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Wednesday, 18 September 2013 13:12

How a tiny bracelet saved the life of a man with dementia

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fr lifesaverDuring rehearsal for her church’s band one Monday night, Paula McElroy called home to check on her 82-year-old husband who suffers from dementia. No answer.

 

She called him again at 9:30 p.m. when the rehearsal concluded. Again, no answer. She felt sick to her stomach.

“It is the worst feeling in the world,” McElroy said.

When she opened the door to her house in Eagle’s Nest, she heard silence. The pit in her stomach sunk deeper. Where were the couple’s two miniature poodles? More importantly, where was her husband Bob? 

“I came home to a quiet house,” McElroy said. “I got a very bad feeling.”

Thankfully, she had a surefire way to find Bob — a Project Lifesaver bracelet strapped to her husband’s wrist that emits a signal, allowing law enforcement to find him wherever he wanders.

A tracker owned by the Haywood County Sheriff’s Office picks up a signal from as far as a quarter of a mile away. The tracker beeps louder and louder as deputies get closer to the person wearing the bracelet. They start from where the person was last seen and work from there.

That Monday night, McElroy called the Haywood County Sheriff’s Office, and within 30 minutes, they had honed in on Bob’s position and were already pulling him out of a ravine. Bob had walked down an old logging road near the house in search of one of the poodles that had scampered off. He fell down a steep bank, was cut up and broke his nose, his cheekbone and a couple vertebrae.

“He had fallen and was pretty severely injured,” said Haywood County Deputy Mitch Rathbone, who responded to the call.

Given the amount of blood he lost and the chill in the night air, had Bob been out there much longer he may not have survived.

“(The bracelet) literally saved my husband’s life,” McElroy said.

Bob is one of only six people in the county who use Project Lifesaver, the nonprofit that sells the tracking bracelets to those with Alzheimer’s, autism and other related conditions, even though more than 1,000 people in the county are estimated to have those illnesses.

“There are so many people not taking advantage of this opportunity,” Rathbone said.

The bracelets cost as much as $300, but those who can’t afford that could be eligible for reduced pricing.

“The little tiny money you have to put out for it is nothing compared to their life,” McElroy said.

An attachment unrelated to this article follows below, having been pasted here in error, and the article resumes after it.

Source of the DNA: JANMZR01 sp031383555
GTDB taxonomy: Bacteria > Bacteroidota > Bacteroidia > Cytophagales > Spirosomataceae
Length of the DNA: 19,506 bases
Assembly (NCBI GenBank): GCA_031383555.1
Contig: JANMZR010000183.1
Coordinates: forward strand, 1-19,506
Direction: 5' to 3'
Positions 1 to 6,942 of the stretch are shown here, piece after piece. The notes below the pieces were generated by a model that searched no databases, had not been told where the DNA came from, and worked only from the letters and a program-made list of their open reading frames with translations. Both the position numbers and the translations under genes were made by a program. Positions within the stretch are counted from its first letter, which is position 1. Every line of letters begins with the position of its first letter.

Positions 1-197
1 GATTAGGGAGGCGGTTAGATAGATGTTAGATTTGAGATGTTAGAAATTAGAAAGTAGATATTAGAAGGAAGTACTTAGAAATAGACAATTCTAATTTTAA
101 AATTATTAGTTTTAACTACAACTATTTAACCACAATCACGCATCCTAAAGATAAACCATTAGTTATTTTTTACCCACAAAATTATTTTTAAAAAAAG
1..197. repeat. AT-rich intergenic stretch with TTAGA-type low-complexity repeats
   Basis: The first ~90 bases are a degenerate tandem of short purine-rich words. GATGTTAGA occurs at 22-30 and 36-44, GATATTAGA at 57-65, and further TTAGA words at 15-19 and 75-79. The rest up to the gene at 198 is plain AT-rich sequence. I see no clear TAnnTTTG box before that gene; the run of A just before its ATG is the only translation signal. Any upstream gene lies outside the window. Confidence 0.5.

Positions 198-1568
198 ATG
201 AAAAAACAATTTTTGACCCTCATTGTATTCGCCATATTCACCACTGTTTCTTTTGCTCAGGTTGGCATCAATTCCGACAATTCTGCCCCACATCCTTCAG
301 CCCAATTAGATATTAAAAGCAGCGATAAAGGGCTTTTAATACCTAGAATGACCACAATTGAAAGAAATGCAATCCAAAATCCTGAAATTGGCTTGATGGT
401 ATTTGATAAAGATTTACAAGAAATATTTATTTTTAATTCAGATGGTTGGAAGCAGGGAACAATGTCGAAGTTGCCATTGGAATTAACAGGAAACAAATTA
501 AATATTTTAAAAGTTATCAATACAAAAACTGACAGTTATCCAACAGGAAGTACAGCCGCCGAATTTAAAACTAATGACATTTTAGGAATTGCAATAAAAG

Counties must also purchase the tracking equipment necessary to pick up anyone emitting the bracelet’s signal, but Rathbone said it’s worth it.

“It’s money well spent,” Rathbone said. “We are glad to have it.”

The tracking bracelets are giving not only families but also law enforcement peace of mind. Rather than spending hours searching for a missing person, they can find someone most times within 30 minutes, depending on how far they have wandered.

“There was no way we could have found him in a timely manner if we didn’t have this,” Rathbone said of Bob.

A family member of someone with a Project Lifesaver bracelet, or even anyone with a mentally ill relative, is urged to call the police or sheriff’s office anytime the person can’t be found.

“It’s better to me to know they are safe at home,” Rathbone said.

When her husband went missing a year prior, it took 42 people seven hours to find him. That time, he thankfully had no injuries, but it was a wake-up call. Deputies let them know about Project Lifesaver, and Bob was quickly signed up.

“He has been wearing it ever since,” McElroy said. “It makes him feel secure.”

Those interested in signing up or registering a family member can call Community Connections at the Haywood County Senior Resources Center, which operates the program in the county. Community Connections replaces the battery in the Project Lifesaver bracelet each month to ensure it never dies.

The group has promoted the program many times but with little success. John Chicoine from Community Connections hopes that families realize the peace of mind that comes with the tracking bracelet.

“You don’t need it until it happens to you, and then all of the sudden, you need it,” Chicoine said. “I think the number one reason is for the security of their loved one, and the ability to have that comfort level that if they do wander they can be found quickly.”

Call 828.452.2370 to reach Community Connections.

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